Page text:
MIT students present their work to Apple CEO Tim Cook

Wednesday, June 21, 2017 - 2:30pm

By Alison F. Takemura

Two minutes. Maybe three. That’s all students had in which to deliver the juiciest highlights of their work to MIT commencement speaker and Apple CEO Tim Cook. But on the day before he would address 2017 graduates, Cook was whipping across campus to several meetings to soak in what makes MIT unique.

As the afternoon sun burnished Massachusetts Avenue, Cook walked into a conference room at MIT’s startup accelerator The Engine, where the students were waiting. Representing diverse programs across campus, the seven presenters somehow squeezed their accomplishments into the allotted time.

“So impressed by @MIT students & faculty who are finding new ways to tackle the world’s biggest challenges,” Cook said on Twitter. “Thanks for sharing your work!”


Apple CEO Tim Cook meets with students during a visit to MIT’s startup accelerator The Engine.  Photos by Dominick Reuter.



The presenters:

• Tony Tao, PhD candidate in the Department of Aeronautics and Astronautics, He’s the head teaching assistant for the department’s aircraft-design capstone course, which tackles design problems as part of the MIT campus and Lincoln Laboratory joint research collaboration: Beaver Works.

• Illina Yang, rising junior in the Department of Mechanical Engineering. She co-created MakerLodge, an initiative to train all freshman to use the tools in maker spaces and grant them access to these spaces across campus.

• Alicia Chong Rodriguez, MS ’17 of the Integrated Design and Management Program. With a team, she designed medical devices in fabrics — including brassieres — for personalized monitoring and treatment of women with heart disease. Her company, Bloomer Tech, is supported by MIT’s Sandbox Innovation Fund Program and the Martin Trust Center delta v accelerator to support its mission to improve women’s health worldwide.

• Daniel Richman ’17, who just received his bachelor’s in Electrical Engineering and Computer Science. As part of the year-long Undergraduate Research Opportunity Program (SuperUROP), he worked on a more secure wireless communication protocol that transmits data over radio frequencies.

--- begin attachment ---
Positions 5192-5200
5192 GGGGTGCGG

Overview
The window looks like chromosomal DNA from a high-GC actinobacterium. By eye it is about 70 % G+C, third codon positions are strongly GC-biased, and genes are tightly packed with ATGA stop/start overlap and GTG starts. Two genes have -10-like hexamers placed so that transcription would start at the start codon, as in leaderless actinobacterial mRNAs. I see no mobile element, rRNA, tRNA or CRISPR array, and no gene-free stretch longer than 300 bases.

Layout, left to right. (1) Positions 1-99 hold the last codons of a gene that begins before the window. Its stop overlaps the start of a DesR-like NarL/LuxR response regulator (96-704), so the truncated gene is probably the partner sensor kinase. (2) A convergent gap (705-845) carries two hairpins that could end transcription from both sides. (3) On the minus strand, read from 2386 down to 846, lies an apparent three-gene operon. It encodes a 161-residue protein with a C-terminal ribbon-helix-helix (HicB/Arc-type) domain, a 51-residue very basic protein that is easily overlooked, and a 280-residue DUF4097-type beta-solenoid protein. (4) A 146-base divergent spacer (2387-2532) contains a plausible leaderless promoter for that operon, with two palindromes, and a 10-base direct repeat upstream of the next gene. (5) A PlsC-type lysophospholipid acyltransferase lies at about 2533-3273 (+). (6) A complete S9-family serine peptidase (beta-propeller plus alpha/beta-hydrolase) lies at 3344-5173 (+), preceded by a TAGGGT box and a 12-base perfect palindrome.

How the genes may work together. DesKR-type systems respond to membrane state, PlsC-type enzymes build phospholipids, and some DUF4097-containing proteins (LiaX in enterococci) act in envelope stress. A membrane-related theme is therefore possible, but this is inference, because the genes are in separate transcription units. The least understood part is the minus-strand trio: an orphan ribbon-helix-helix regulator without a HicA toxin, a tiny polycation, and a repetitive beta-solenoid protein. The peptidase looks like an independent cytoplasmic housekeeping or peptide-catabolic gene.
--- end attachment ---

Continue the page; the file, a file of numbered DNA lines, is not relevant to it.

• Sade Nabahe ’17, who just received her bachelor’s in mechanical engineering. She co-founded the Okoa Project to develop motorcycle-detachable ambulance trailers and thereby providing a lifesaving means of patient transport in rural Tanzania. With funding from MIT International Science and Technology Initiatives (MISTI) and other groups, Nabahe and her team will do further field testing this fall.

• David Reshef, MD PhD ’17, a student in the Harvard-MIT Health Sciences and Technology program. He co-developed a machine learning approach to determine, between two variables, statistically significant correlations of any shape.

• Mariana Matus, graduate student in the Computational and Systems Biology program. She co-founded a startup called Biobot Labs to monitor the health of a city’s population by sampling its sewers for microbes, which can indicate infection, and traces of drugs, including opioids. After preparations this summer at the delta v accelerator, Matus and her team will plumb the subterranean, data “gold mines” of a handful of cities, including Boston and Ithaca, N.Y.

“The students did an amazing job presenting their research and startup ideas,” said Anantha Chandrakasan, the Vannevar Bush Professor of Electrical Engineering and Computer Science, department head, and board member of The Engine. Chandrakasan and veteran entrepreneur Katie Rae, The Engine’s president and CEO, hosted Cook for his visit.

“It was a wonderful opportunity to showcase their work and get feedback from an industry leader with a broad perspective,” Chandrakasan said.

Many of the students’ projects share one quality: they solve problems. That’s why they presented at The Engine, which provides workspace, tools, and mentorship for startups. Built by MIT, The Engine is open to all.

“We launched The Engine to create an environment where the world’s brightest innovators will find the support they need to develop the biggest and most transformative ideas, to positively impact society,” explained Israel Ruiz, MIT’s executive vice president and treasurer. “Our students are working to solve real-world problems, and these inspirational stories tell me we are on the right path.”

Find out more about The Engine at